An actress Maggie said was the star of the show, so beautiful I lost my breath when I saw her, wandered over to say hello and, in a flash, had my hands caught in hers and was saying, You remind me of my brother, little man. She kneeled to my height, and I swear I saw tears welling in her eyes in the seconds before she wrapped her arms around me and pulled me to her. She hung onto me I was a life preserver for a while, then pressed her lips onto my forehead, released me, and raced away before I could ask her to sign her name for me.

At once, all the kids had crowded around me, in awe that Shelby Butterfield—that was her name—had singled me out. Urging me to share with them everything she'd said to me. Wondering how it felt to be touched by Shelby Butterfield, have my hands held by her, and kissed—kissed!—by her. Some wanted to hold my hands the way Shelby had. Tommy Scheuer wondered what the kiss felt like and tried to put his lips over where hers had been. Jerry Ludwig pushed paper and a pencil at me and wanted my autograph, since he had not been able to get hers.

My autograph!

The next day at Adams Boulevard Elementary, the news about Shelby and me had spread like one of those Laurel Canyon fires—whoosh!—and I could not get anywhere on the playground without kids staring and pointing at me, even coming up to me and asking questions, like how I'd felt about meeting Shelby, or did I know her before the tour, or was it true what they were hearing, that Shelby and I were related? There was more of the same at lunchtime, only by now there were kids hoping for confirmation that Shelby and I were cousins, maybe? Brother and sister? Separated years ago and seeing each other for the first time since?

The stories grew like Jack's beanstalk.

They wouldn't go away.

In my own way, I was famous now, where before I was ignored, passed over as the school fool---what they all called me behind my back and sometimes even to my face, The School Fool—with no real friends. I don't know why that had been, any more than I knew what made my life at home so miserable, with a mom and dad who barely knew I was alive and sometimes seemed to wish otherwise.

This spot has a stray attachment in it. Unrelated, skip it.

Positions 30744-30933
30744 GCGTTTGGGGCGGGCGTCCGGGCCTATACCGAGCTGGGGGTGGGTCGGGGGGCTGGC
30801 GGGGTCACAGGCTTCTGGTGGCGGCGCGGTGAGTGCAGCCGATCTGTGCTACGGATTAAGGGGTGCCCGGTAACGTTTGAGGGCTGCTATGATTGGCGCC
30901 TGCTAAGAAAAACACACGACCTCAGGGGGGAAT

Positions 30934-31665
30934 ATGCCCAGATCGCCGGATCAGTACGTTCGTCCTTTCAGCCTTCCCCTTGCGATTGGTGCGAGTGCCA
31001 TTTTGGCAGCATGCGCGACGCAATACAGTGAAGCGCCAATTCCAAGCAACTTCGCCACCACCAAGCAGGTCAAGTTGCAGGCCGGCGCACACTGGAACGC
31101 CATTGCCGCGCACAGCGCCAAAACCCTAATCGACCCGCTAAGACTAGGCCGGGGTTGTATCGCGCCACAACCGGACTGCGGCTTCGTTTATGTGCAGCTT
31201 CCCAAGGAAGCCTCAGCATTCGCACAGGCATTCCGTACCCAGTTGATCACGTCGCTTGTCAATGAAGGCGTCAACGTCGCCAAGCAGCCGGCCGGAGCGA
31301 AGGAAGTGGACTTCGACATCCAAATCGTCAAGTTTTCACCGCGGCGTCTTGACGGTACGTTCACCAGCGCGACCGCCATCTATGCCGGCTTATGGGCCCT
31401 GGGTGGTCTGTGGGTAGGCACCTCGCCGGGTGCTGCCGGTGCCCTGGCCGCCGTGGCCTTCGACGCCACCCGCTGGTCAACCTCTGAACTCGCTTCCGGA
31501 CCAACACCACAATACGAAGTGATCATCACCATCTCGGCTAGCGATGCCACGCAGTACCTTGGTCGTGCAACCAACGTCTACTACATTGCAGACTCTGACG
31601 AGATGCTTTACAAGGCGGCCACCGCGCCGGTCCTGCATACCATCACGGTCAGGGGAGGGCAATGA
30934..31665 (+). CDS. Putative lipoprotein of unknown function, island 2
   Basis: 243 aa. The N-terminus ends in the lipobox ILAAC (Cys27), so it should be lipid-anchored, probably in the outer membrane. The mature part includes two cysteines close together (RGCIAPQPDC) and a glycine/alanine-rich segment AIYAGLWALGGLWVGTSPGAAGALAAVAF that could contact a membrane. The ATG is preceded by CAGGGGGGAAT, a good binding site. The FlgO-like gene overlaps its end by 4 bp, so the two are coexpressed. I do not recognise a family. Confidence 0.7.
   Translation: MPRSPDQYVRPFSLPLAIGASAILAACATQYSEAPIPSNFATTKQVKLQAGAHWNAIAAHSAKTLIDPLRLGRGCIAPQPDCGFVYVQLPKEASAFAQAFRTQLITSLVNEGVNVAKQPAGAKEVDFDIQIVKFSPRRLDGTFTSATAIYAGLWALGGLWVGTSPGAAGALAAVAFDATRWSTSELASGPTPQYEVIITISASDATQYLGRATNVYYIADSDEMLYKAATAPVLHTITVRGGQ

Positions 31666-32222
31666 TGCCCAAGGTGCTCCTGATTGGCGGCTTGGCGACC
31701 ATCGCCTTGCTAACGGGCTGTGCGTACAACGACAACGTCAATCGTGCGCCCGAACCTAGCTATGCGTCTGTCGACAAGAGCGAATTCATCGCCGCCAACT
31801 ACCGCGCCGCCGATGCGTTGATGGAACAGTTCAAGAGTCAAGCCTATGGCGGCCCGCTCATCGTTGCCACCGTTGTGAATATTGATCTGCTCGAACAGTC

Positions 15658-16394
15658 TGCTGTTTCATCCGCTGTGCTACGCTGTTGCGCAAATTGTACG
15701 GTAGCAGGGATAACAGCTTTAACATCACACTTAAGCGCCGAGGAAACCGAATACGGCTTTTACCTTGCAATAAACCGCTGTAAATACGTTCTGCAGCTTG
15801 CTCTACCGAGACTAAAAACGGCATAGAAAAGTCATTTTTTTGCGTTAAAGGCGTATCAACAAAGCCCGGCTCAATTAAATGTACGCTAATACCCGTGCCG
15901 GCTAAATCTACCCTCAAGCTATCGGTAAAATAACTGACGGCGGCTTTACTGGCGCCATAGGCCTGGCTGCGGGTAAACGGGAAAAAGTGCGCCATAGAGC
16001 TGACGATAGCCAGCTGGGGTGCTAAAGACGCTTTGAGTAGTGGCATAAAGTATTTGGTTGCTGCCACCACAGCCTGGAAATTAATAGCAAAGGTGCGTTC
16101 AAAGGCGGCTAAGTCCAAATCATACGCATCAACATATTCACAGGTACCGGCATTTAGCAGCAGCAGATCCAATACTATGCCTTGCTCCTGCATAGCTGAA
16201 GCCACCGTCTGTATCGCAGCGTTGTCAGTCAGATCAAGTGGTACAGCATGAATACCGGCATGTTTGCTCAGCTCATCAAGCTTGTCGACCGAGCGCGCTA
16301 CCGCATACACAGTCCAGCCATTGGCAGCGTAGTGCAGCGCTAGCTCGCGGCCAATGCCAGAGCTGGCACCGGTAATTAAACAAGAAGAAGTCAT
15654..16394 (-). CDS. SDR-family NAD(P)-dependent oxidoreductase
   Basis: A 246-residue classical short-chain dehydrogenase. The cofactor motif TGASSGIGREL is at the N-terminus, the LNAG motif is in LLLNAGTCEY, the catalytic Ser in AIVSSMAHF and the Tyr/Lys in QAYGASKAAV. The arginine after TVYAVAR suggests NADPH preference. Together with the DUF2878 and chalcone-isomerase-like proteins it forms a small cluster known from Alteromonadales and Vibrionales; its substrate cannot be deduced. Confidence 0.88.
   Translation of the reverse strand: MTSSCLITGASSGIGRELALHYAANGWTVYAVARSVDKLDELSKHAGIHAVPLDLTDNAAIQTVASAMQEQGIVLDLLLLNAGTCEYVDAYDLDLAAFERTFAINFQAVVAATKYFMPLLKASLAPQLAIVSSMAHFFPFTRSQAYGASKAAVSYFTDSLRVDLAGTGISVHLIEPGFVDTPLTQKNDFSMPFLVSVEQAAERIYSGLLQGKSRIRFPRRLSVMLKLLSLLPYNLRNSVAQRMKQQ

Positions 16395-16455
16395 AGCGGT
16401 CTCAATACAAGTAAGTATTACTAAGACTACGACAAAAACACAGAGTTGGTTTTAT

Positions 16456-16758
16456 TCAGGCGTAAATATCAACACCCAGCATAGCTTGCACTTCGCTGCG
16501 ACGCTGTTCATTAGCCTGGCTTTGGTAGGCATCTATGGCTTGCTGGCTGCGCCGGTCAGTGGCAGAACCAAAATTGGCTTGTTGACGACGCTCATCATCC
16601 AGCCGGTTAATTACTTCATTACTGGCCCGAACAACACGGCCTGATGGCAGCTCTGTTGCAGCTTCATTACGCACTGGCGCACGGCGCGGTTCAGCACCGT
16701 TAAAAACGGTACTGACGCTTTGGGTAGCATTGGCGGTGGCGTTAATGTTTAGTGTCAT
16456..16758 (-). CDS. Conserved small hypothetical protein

Everybody at school wanted to be my friend after Shelby.

Even Janey Post, the most popular girl in class, who was too snooty to even make faces at me, going all the way back to first grade. The first time, she squiggled into a seat next to me at a school assembly. She asked me the usual Shelby questions until the lights went down and the movie started, when she took my hand and moved it to breasts hardly more real than my imagination and whispered, I bet Shelby never let you touch her titties like I'm doing. Who wouldn't be in love after that? Janey said she loved me, too, and that was the rest of it, the love to go with the admiration and respect my fame had brought me.

Sixth grade and I was still being asked questions, like had I seen Shelby lately and what did we talk about and did Shelby reveal what would be happening next week on Palm Springs 92262?

I had taught myself to answer any and every question in a way that let them believe whatever they wanted to believe, fearful that doing otherwise would lose me the attention I had come to crave.

The fame I needed the way any addict needs his daily fix.

I even changed my name to Fame in my mind, Archie Fame, and practiced writing it in my three-ring binder, so I'd be ready to sign elegant, distinguished autographs when I was older and able to achieve love, admiration and respect outside the rusted wrought iron gates of Adams Boulevard Elementary School.

It didn't happen the way I figured it might, Archie Fame starring in movies and on television and, every chance Archie got, paying back Shelby Butterfield in the best way he knew how, by being nice to any kids who might wander on the set looking lonely, lost and in need of a friend.

Dickie Corona changed all that after his family moved into the neighborhood from New York, after halfway through sixth grade. He was a cool dude and all, good with books and on the ball field, and caught on quick with everyone, even me at first.

That changed after Dickie heard about Shelby and me.